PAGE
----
By Lena Mitchell/NEMS Daily Journal
RIPLEY – Ripley native Lawrence Massengill, a cadet at the U.S. Military Academy at West Point, envisions his future flying aircraft for the U.S. Army.
Before then he must complete the second half of his junior year and his senior year at the academy.
As part of his commitment and appreciation for the opportunities the academy has provided, Massengill spent a large part of his Thanksgiving break making appearances with various local civic organizations.
Through a slide presentation and talk, Massengill gave the Rotary Club a glimpse into the cadet life he has lived for two-and-a-half years.
In June 2009, after graduating from Ripley High School only a month earlier, the Eagle Scout reported to the West Point, N.Y., campus with about 1,200 fellow classmen. He showed pictures of the group as they entered their first day in the “Beast Barracks,” where individuals come together from different life experiences.
The next pictures he showed of his class reflected their immediate physical transformation with military haircuts, uniform clothing and beginning to memorize their “plebe bible” of academy information.
“Your career starts the summer after graduation,” he said. “The six weeks of basic training, Beast Barracks, is to help you make the transition from civilian life, which can be a difficult transition.”
From their first year as fourth-class cadets – plebes – cadets move through their academy years in classes referred to by nicknames: sophomores are yearlings; juniors are cows, Massengill’s year; and seniors are firsties, first-class officers.
As a sophomore, Massengill was a cadet corporal and team leader, experiencing his first leadership assignment by taking responsibility for one plebe.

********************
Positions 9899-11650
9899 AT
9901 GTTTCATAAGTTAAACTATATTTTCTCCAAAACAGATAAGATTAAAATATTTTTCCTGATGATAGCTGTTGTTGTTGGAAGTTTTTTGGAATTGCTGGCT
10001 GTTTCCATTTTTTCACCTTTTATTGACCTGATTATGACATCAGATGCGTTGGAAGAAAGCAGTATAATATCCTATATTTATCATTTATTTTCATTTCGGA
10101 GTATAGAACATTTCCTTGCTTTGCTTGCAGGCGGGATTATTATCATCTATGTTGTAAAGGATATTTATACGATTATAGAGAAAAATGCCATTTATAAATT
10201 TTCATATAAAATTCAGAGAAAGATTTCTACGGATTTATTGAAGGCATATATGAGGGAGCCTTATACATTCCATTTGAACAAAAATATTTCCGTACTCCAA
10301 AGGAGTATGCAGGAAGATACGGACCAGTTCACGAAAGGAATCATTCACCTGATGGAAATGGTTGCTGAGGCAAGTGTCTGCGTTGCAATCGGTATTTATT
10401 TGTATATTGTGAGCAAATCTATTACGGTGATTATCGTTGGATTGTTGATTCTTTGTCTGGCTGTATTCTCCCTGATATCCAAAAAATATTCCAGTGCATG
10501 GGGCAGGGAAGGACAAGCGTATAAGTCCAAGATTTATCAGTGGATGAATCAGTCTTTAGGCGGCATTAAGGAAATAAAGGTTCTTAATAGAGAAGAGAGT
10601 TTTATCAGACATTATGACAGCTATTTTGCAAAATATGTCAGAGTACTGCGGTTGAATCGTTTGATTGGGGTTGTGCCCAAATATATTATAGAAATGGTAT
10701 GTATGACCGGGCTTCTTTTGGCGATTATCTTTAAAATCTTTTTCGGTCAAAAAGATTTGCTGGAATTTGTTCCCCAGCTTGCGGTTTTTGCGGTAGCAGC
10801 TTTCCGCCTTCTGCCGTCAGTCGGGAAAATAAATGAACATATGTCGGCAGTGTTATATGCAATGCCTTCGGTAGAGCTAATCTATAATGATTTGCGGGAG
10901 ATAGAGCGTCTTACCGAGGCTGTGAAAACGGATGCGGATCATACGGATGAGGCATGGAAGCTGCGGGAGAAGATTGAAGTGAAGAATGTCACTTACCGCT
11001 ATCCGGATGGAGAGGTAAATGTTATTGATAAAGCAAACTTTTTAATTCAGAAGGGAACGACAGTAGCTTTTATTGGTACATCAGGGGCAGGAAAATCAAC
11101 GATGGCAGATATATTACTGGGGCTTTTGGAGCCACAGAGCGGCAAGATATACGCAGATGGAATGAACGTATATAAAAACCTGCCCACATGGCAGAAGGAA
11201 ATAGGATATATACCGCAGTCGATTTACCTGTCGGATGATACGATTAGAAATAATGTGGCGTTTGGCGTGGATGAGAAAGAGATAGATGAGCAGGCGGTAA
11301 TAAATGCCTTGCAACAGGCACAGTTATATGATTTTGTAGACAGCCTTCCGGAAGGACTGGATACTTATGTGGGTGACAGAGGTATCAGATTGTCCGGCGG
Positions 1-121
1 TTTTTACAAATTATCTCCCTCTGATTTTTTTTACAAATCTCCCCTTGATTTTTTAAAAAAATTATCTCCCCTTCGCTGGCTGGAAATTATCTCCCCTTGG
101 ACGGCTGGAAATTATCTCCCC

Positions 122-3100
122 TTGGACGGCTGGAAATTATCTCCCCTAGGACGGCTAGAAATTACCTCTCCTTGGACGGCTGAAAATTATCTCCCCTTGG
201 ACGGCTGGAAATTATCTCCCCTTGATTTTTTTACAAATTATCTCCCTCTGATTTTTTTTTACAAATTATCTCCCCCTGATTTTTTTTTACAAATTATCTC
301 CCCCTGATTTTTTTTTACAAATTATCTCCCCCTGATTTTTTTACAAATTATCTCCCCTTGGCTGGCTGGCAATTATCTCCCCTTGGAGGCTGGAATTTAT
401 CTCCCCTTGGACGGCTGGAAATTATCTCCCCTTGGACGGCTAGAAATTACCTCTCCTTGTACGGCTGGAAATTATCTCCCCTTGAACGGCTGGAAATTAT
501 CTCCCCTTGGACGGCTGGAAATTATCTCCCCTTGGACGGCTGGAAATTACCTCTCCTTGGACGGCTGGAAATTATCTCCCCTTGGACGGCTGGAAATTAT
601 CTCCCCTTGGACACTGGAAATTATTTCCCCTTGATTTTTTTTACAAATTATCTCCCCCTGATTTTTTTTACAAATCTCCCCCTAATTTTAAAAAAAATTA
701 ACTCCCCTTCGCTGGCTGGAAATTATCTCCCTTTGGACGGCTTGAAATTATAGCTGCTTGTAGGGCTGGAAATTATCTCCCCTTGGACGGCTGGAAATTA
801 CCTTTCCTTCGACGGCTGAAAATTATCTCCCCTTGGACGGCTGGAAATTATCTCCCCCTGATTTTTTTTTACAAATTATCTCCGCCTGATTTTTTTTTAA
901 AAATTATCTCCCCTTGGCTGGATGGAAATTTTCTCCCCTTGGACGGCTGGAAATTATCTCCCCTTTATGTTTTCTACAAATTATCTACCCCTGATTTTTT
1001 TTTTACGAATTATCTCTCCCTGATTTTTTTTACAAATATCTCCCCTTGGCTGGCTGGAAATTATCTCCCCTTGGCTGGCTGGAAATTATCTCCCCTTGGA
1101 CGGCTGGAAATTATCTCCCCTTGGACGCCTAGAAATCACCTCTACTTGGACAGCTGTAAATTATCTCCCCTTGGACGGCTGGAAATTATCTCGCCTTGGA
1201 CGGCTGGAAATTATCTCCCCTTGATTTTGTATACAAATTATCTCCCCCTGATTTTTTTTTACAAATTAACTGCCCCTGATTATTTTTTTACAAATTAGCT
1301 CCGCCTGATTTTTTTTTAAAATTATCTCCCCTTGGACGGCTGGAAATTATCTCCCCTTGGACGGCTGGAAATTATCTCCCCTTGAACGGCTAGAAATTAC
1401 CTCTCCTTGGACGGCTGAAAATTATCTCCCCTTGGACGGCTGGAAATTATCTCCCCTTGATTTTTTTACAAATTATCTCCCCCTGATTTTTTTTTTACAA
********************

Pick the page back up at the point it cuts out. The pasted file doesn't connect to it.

“This summer I spent three weeks with a field artillery unit at Fort Benning as part of my cadet field training and experienced some of infantry life,” he said.
This year as a cadet sergeant he is responsible for a group of 40 cadets.
For all cadets, physical training is an integral part of life.
Every cadet is required to participate in some athletic pursuit, whether intercollegiate or intramural.
For Massengill, a baseball and basketball player in high school, orienteering is the activity that that sparked his competitive spirit.
“Our orienteering team won the U.S. Intercollegiate Orienteering Team Championship this year,” he said.
A competitive running sport, orienteering involves competitors using a detailed topographical map and magnetic compass to maneuver through many types of terrain, making sure to pass through designated control points similar to a treasure hunt. The winner completes the course in the fastest time.
Each aspect of the West Point experience is designed to help cadets develop academically, physically, morally and ethically, Massengill said. Training begins with plebes learning to follow, then cadets advance through the leadership development system.
“One part of that development is the academy uses the Thayer system of self-teaching before class,” he said. “Cadets read all the material beforehand, then in class the teacher is there to answer questions instead of lecturing or reviewing the lesson. Cadets all learn to hate the Thayer system.”
Massengill has chosen his major, which cadets do during sophomore year, and he is majoring in engineering management. Where the academy historically offered only engineering majors, cadets now have 45 majors from which to choose.
Though Massengill’s time during Thanksgiving break was dominated by academy-related commitments, he’ll return for his Christmas break in about a month and be able to spend more time with his family – parents Michael and Lisa Massengill and brother Taylor Massengill, a senior at Ripley High School.
“West Point has been a great experience,” Massengill said. “I’ve had so many opportunities to do things that I would never have been able to do otherwise, and I’ve created some lasting friendships.”